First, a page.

Wednesday, March 9, 2022

At the tender age of 17, Zulfiya Ergasheva from Tajikistan’s Panjakent stood up for her constitutional right to education after recovery from tuberculosis. Zulfiya Ergasheva had always dreamed of wearing white scrubs and helping people recover from disease. On a serene autumn day in September 2019 in Tajikistan’s mountainous Panjakent, Zulfiya was celebrating her first month in the nursing department of a local medical college. However, her spirit was broken when she noticed her health was deteriorating. Zulfiya experienced a severe loss in energy and strength, and she started to suffer from symptoms similar to those her brother had felt— cough, weight loss, and night sweats. Zulfiya’s brother, Ismoil, was being treated for drug-resistant tuberculosis at the time. Zulfiya went to see a doctor and after a series of tests, was also diagnosed with drug-resistant tuberculosis.  

“I was able to enjoy student life only for a few weeks,” Zulfiya says.

In early October 2019, she had to leave the college to begin treatment at the Dehmoy Regional Tuberculosis Center.    

Following two months of inpatient treatment, Zulfiya continued her treatment at home . After 18 months of treatment, doctors told Zulfiya she was cured and could no longer transmit TB to others. I have been waiting for this day for a long time. I felt very bad during my illness, but the thought of continuing my studies after recovery gave me the inspiration and energy to withstand my treatment,” Zulfiya recalls.

Unfortunately, Zulfiya’s motivation was shaken the first day she returned to college. She was expelled from the college due to her long absence from classes. The college administration did not accept Zulfiya’s sick note even though she had paid half a year’s tuition fees before she was hospitalized.

Moreover, Zulfiya was also frustrated seeing her family suffer financial difficulties. The only breadwinner of the family, her brother, was sick and unable to work, while her grandmother's meager pension and the vegetables grown in their backyard were hardly enough to keep the family of eight fed.

“I couldn’t bear the idea that I would never get an education,” Zulfiya explains. 

In early 2020, the USAID Eliminating Tuberculosis in Central Asia Activity expanded its programs to the new districts in Tajikistan including Zulfiya’s home of Panjakent. USAID mobilizes community volunteers to provide psycho-social support to people affected by tuberculosis. Zulfiya and her brother were amongst the first beneficiaries included in the USAID’s social support program in their district.

One of the activity outreach workers, Ahmadjon Obloqulov, marshalled efforts to advocate for Zulfiya’s return to college. With support from Ahmadjon and other outreach workers, Zulfiya’s request to be reinstated as a nursing student reached the relevant state bodies, including the National Tuberculosis Program and the Ministry of Health and Social Protection of Population. Ahmadjon also helped Zulfiya to write a letter to Tajikistan’s Minister of Education and Science to request support in resolving her case.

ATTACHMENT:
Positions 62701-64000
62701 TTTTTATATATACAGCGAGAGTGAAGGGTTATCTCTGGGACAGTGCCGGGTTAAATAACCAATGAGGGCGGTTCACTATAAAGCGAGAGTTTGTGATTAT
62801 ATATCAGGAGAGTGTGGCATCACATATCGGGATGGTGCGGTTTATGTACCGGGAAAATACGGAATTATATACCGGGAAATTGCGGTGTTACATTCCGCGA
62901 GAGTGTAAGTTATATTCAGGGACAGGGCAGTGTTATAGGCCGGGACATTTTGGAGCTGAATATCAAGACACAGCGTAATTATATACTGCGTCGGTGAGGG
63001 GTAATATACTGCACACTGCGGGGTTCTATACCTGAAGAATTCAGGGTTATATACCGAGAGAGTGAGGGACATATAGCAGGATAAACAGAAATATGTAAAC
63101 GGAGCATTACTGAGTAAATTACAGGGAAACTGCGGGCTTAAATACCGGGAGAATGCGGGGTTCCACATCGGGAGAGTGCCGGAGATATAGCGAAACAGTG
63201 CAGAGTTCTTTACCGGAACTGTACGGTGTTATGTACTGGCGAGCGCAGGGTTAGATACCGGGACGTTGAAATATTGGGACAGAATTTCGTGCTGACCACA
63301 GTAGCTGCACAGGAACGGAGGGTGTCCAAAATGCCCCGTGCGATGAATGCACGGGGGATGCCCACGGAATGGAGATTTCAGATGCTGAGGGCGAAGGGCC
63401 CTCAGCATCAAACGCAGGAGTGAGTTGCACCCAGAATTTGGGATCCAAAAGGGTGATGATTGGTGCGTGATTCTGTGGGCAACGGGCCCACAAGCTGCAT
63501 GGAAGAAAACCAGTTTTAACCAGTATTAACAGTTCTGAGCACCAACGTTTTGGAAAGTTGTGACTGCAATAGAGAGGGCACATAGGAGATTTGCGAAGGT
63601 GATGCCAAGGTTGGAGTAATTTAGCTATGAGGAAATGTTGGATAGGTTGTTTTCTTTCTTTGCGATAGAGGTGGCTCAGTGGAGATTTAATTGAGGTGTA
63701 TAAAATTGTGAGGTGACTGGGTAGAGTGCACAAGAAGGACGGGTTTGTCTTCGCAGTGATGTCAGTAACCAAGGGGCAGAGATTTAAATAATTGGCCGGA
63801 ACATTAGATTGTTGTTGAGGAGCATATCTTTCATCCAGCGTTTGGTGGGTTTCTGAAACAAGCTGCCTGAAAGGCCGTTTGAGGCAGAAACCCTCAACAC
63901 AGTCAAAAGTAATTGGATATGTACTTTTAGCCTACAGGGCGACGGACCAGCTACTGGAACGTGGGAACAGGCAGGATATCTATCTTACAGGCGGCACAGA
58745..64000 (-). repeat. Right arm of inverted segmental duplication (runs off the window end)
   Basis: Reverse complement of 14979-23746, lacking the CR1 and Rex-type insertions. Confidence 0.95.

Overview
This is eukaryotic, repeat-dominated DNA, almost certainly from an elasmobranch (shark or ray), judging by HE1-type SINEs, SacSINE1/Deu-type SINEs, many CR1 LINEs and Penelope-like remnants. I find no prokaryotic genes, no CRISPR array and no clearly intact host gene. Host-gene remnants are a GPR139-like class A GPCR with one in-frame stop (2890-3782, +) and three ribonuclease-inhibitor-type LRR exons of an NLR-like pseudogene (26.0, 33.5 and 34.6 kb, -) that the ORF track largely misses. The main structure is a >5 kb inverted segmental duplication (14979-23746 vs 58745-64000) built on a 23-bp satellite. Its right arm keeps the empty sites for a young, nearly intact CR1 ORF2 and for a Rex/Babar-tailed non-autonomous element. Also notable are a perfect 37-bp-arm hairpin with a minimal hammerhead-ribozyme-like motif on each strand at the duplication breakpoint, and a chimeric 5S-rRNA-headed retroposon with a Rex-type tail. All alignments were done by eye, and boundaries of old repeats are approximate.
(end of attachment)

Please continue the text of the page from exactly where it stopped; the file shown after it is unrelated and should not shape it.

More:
Thanks to Ahmadjon’s efforts, Zulfiya’s case was covered in an article in a well-known local online magazine called Farazh. Entitled “Is Tuberculosis or Absence the Reason for the Student’s Exclusion from the College?” the article brought attention to discrimination against people affected by TB.

“Since she hadn’t been attending classes for almost three months and was sick with tuberculosis and, perhaps, would have passed it on to others, we decided to expel her from college,” explained the college director in an interview with Farazh.

Upon request of the Ministry of Health and Social Protection of Population, the college’s management reinstated Zulfiya as a student in their nursing program. As a result, on September 1, 2021, Zulfiya was back at her medical college as a first-year student.

Following her first full semester, Zulfiya started an internship at the Panjakent TB Center. She has also received an offer from the head of the TB Center to work there as a medical nurse when she graduates.

“I am immensely thankful to people from the USAID activity. With their help and guidance, the impossible became possible: I got a second chance to make my dream come true,” Zulfiya concludes with a smile, showing her eagerness to succeed.

Since June 2020, the USAID Eliminating Tuberculosis activity provided technical support to the National TB Program in detection and enrollment in treatment of 250 people with the drug-resistant tuberculosis in 18 pilot districts, of which 87 percent (217 people) received psychosocial and treatment adherent support from the social workers and volunteers. 

Tajikistan Stories
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